Published August 22, 2013
In times of crisis, nothing is the worst thing a person can do. Unfortunately, in these situations, many people are paralyzed with fear and indecision.
Wellness Education Services plans to battle this inaction through Bystander Intervention Training, a seminar that teaches people how to recognize problem behaviors and safely intervene.
“You don’t have to be directly involved to see that something is going wrong,” says Anna Sotelo-Peryea, a violence prevention specialist and public health planner for Wellness Education Services. “This program is about taking people out of a situation where they feel powerless and like sheep and helping them understand that they can be leaders.”
Bystander Intervention Training is one of the Life and Learning Workshops offered by Wellness Education Services.
Participants learn how to handle a variety of issues, including helping those with eating disorders and preventing domestic violence and hazing. Problems surrounding alcohol are a key topic as well due to the large number of undergraduates using this substance for the first time.
The seminar addresses the bystander effect, a social psychological phenomenon where individuals do not offer help to the victim in an emergency situation when other people are present because they feel the responsibility is shared.
The monthly training is open to faculty and students, and to the public upon request. It has been provided to Varsity Athletics at UB, which includes over 500 athletes, for the last 2 years, and is often requested by local Greek organizations. At the end of the workshop, participants receive a certificate of completion.
The dates for Fall 2013 workshops are:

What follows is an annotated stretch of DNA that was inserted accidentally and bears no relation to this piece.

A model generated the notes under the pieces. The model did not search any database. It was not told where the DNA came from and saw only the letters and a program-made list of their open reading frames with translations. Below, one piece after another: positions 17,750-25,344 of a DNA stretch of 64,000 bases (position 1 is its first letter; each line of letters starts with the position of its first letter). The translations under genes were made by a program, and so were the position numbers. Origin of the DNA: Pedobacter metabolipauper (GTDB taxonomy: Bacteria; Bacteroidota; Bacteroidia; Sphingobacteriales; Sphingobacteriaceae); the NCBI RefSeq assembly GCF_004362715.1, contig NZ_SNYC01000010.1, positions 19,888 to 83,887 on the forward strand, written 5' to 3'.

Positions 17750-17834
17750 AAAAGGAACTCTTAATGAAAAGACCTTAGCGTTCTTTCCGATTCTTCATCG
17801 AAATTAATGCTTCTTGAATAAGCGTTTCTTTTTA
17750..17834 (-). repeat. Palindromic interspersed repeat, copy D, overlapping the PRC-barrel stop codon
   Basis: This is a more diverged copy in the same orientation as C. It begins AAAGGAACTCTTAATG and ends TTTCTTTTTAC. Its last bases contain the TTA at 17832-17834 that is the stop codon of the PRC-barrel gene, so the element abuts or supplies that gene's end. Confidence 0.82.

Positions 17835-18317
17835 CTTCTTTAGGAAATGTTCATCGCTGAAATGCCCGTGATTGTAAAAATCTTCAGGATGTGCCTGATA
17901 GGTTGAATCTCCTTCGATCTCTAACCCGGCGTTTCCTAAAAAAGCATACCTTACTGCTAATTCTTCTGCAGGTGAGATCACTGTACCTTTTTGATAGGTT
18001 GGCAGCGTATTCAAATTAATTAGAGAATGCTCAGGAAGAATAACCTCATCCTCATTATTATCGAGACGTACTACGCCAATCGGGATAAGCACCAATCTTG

For information on how to register for Bystander Intervention Training, visit http://workshops.buffalo.edu, or visit http://wellnessed.buffalo.edu to submit a request to bring the training to your group.
The bystander effect is also known as the Genovese syndrome, which is named for Catherine Genovese, who was murdered in 1964 before 38 witnesses who failed to call the police, says Sotelo-Peryea.
The incident was almost 50 years ago, but the everyday dangers women face are still prevalent. On average, one in four women in college will be sexually assaulted, says Sotelo-Peryea. It is the only major crime in the United States where students are more at risk on campus than off.
However, not all statistics are bleak. A recent survey of 5,281 UB students by Wellness Education Services found that nine out of 10 students are aware they have the power to diffuse potentially violent situations by intervening.
“UB may be a large university, but it is a small community,” says Sotelo-Peryea. “Once we recognize that we are all members of the same community, we can learn the skills to make UB a safer, more welcoming place for everyone.”